Since NAV’s Stream introduction, there has been confusion about when to use READ and when to use READTEXT; when to use WRITE and when WRITEXT.
As it is documented, InStream.READ and OutStream.WRITE are meant to be in binary format, which means that Text strings will be ‘zero terminated’ when written, and a ‘zero terminated’ is expected when you are using READ; however READTEXT will not expect a ‘zero terminated’ text, but can accept one.
This very last feature makes the streams asymmetric, as you can write different binary formats than what you can read.
Take the following code snippet:
If we examine the file that gets created (in a binary text editor), you will notice that the Texts are in fact ‘zero terminated’, but the READTEXT will be able to read them individually.
Now, this is where the fun begins. We can change the READTEXT to be READ (as it should have been) and everything will continue to work exactly the same…, almost. You will notice that the readCount now (when using InS.READ) will include the zero termination, whereas before the count was only for the characters in the text. Actually, if you put a return value in the WRITE (char 13), you will notice that the zero termination is included in the count (because actually that was the binary format of the Text).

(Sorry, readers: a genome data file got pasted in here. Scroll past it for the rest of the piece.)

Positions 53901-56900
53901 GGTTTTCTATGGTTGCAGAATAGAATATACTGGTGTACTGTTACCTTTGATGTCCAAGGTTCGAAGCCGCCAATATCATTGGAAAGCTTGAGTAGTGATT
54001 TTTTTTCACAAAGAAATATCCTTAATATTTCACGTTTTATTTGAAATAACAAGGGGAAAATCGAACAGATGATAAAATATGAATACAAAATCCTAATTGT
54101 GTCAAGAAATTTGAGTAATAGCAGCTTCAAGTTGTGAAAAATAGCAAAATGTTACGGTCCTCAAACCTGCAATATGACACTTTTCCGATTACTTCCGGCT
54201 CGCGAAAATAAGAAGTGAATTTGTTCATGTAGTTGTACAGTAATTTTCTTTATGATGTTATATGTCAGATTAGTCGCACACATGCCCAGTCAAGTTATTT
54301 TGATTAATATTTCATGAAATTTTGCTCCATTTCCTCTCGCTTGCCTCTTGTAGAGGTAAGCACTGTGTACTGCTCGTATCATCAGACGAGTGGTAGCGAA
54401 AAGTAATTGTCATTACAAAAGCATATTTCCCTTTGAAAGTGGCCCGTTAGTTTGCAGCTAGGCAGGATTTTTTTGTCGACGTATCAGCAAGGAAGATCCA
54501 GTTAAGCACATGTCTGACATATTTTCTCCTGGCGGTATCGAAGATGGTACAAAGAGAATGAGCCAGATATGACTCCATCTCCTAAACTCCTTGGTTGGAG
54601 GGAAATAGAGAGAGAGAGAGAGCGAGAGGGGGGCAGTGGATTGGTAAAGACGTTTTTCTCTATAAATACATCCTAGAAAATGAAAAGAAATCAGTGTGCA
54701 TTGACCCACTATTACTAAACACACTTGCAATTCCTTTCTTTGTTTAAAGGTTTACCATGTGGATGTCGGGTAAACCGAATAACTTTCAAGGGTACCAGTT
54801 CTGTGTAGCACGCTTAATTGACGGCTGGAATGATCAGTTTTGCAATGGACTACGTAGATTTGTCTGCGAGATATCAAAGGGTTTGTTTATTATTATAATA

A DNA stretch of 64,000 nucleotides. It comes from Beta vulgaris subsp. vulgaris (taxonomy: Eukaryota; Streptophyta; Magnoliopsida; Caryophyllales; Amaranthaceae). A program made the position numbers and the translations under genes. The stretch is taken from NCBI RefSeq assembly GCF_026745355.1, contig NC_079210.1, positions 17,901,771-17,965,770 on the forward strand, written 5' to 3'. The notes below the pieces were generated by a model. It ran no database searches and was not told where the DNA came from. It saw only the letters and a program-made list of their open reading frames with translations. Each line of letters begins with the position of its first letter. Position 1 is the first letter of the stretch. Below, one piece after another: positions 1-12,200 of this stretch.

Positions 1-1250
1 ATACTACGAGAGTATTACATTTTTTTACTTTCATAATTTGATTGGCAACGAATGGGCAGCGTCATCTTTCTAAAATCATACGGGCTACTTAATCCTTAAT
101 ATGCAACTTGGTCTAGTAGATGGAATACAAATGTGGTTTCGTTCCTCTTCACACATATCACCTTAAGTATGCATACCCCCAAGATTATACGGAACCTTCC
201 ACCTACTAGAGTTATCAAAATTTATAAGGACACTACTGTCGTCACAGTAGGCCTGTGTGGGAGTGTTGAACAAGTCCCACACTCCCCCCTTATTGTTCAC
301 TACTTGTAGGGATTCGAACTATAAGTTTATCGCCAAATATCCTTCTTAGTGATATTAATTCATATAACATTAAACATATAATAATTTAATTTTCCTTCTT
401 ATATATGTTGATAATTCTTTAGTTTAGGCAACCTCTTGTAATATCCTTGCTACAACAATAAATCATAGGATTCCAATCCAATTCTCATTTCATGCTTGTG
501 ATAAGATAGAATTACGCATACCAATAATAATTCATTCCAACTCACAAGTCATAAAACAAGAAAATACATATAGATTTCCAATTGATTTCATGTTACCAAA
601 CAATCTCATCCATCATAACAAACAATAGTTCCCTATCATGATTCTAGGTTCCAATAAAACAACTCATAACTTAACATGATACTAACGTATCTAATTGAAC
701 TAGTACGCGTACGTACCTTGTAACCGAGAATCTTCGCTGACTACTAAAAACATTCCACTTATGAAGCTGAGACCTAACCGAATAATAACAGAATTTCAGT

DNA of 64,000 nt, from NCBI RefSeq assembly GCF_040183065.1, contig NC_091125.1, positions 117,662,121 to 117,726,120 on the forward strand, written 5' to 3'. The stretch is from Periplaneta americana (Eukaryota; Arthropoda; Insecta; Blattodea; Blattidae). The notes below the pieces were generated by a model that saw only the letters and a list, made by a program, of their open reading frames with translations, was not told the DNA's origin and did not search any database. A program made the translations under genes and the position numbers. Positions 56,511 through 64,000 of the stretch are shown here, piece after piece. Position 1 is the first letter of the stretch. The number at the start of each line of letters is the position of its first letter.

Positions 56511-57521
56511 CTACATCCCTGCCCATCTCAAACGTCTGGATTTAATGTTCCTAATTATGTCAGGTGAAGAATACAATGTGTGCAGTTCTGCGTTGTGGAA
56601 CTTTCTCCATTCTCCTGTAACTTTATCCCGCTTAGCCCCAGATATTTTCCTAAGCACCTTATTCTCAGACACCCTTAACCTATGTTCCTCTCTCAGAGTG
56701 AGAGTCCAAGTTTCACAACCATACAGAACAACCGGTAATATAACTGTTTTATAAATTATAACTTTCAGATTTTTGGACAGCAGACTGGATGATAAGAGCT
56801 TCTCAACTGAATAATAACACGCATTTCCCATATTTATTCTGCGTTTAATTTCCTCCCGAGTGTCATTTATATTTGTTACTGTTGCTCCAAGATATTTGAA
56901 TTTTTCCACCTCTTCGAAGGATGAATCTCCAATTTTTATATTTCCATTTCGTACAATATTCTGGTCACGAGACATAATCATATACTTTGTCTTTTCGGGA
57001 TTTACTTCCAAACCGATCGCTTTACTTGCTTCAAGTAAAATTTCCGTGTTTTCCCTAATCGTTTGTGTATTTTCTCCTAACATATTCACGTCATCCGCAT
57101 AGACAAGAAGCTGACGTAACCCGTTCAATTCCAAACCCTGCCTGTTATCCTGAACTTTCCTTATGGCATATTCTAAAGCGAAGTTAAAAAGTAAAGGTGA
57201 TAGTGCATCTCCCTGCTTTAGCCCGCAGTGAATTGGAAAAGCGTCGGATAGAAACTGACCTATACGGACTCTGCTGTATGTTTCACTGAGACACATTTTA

So, count in count := OutS.WRITE('My text.'); will be 9 (8 characters and a zero termination), whereas count := OutS.WRITETEXT('My text.'); will be 8. The reason why it was decided to return the written bytes, was precisely so that people would know how many bytes are sent through the Stream.
Another thing to take in consideration when working with Streams are CODE types. When writing CODE types using OutStream.Write, they are NOT written in NAV binary format. So they are not symmetric with the FILE.WRITE function; however, InStream.READ(CodeType) will accept either data written using OutStream.WRITE(CodeType), or FILE.WRITE(CodeType).
Another possibility is to write data using OutStream.WRITETEXT(Text) and read it via InStream.READ(Text). Just take in consideration that when using OutStream.WRITE(Text), the Text will be zero terminated and when using OutStream.WRITETEXT(Text), it will not.
Jorge Alberto TorresSoftware Developer Engineer
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